Collection: Lapis Lazuli

The ancient Roman natural historian Pliny the Elder called lapis lazuli “a fragment of the starry firmament,” in admiration of its colors, deep blue with twinkling bits of gold.

Since ancient times, Lapis Lazuli has been used for sculptures, vases, ornamental objects, and as well as for jewelry. Archeologists think that the use of lapis lazuli originated in Afghanistan, then spread to Asia, the Middle East, the Mediterranean, and then the Roman world. The name lapis lazuli comes from the Persian word "lazhward" for blue stone. Lapis lazuli gets its color from the sulfur in the mineral lazurite. The highest quality stones have a blue to purplish-blue hue and an even color, with a tone of 75-85%. Bluer lapis tend to be in the lighter range, and stones with purple hues tend toward the darker range.

Color

Deep blue, azure blue, violet-blue, greenish blue.

Clarity

Lapis lazuli stones are opaque, but most stones are included with pyrite, calcite, or both. Small, well-distributed pyrite inclusions can look like stars strewn across the night sky.

Major Sources

Only Afghanistan and Pakistan yield the finest lapis lazuli in commercially interesting quantities. The Colorado material is quite fine but of limited availability.

  • Badakshan, Afghanistan: among the oldest operating mines in the world (7,000 years). Lapis occurs in large blocks and crystals in white matrix. Source of the world’s finest lapis.
  • Pakistan: solid, deep blue color with no white calcite spots and just a sprinkling of brassy, yellow pyrite.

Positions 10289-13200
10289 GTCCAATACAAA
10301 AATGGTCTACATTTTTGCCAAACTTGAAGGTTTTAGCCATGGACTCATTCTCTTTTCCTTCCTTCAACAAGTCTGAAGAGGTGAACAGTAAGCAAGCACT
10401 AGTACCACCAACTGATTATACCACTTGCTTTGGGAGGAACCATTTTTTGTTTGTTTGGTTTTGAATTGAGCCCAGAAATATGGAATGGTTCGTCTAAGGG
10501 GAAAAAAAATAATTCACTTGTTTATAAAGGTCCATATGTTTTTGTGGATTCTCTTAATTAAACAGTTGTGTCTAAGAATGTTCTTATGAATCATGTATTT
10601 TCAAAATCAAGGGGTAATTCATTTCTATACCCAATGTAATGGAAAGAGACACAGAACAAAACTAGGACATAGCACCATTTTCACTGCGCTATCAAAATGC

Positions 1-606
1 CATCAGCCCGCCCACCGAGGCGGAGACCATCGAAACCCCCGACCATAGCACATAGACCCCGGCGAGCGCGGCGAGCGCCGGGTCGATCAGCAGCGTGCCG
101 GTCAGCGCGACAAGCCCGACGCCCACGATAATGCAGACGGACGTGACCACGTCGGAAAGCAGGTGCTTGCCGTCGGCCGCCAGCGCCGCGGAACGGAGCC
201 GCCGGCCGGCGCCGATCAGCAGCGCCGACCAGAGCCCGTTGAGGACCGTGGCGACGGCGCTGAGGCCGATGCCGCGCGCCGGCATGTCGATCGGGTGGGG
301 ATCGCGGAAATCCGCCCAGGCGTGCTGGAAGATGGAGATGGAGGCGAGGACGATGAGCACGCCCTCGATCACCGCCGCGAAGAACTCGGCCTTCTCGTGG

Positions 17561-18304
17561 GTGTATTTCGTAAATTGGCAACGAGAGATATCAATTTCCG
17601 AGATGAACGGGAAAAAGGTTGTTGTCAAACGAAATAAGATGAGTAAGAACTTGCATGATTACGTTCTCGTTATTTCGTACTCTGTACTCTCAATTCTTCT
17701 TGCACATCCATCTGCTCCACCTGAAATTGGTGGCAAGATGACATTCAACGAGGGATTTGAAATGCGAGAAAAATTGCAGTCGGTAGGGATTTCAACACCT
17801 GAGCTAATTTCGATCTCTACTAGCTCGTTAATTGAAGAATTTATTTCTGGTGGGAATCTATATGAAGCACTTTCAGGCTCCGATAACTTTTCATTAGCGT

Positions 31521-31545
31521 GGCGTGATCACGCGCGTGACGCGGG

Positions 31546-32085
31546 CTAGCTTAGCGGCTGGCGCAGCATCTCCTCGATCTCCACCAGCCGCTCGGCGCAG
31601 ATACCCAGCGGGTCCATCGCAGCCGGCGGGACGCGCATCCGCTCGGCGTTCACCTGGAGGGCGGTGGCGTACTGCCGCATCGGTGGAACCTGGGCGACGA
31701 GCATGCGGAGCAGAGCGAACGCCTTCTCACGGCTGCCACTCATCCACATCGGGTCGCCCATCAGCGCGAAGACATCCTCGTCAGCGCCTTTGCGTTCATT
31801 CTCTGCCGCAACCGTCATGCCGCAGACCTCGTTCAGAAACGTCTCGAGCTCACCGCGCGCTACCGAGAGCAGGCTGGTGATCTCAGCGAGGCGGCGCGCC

• Colorado: stringers in limestone, dark color, with much pyrite, from Italian Mountain in the western part of the state.
  • California: blue-gray with white spots.
  • Studyanka River, Mongolia: light blue lapis, with pyrite.
  • The Chilean Andes: gray and blue mixture, color inferior to Afghan material.
  • Italy; Labrador, Canada; Mogok, Myanmar.
Treatments

Can be dyed for a more darker blue

Mineral

Lazurite

Mohs Hardness

5-6

Toughness

Good

Birthstone

September

Care and Cleaning

Before cleaning, test lapis lazuli in a hidden spot with a swab dampen with water to see if any dye is present. Normally, if not dyed, lapis lazuli can be safely cleaned with warm, soapy water and a soft toothbrush. Avoid mechanical cleaning, such as steam or ultrasonic systems, and chemical solvents.

Courtesy of The International Gem Society (IGS)

4 products
  • Lapis Lazuli (Natural, Loose) 21.82 CT Pear Shaped Cabochon Gem Stone
    Lapis Lazuli Cabochon Gem Stone 21.82 CT
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  • Lapis Lazuli (Natural, Loose) 16.32 CT Pear Shaped Cabochon Gem Stone
    Lapis Lazuli Cabochon Gem Stone 16.32 CT
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  • Lapis Lazuli (Natural, Loose) 6.90 CT Pear Shaped Cabochon Gem Stone
    Lapis Lazuli Cabochon Gem Stone 6.90 CT
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  • Lapis Lazuli (Natural, Loose) 4mm Ball Half-Drilled Bead Gem Stones
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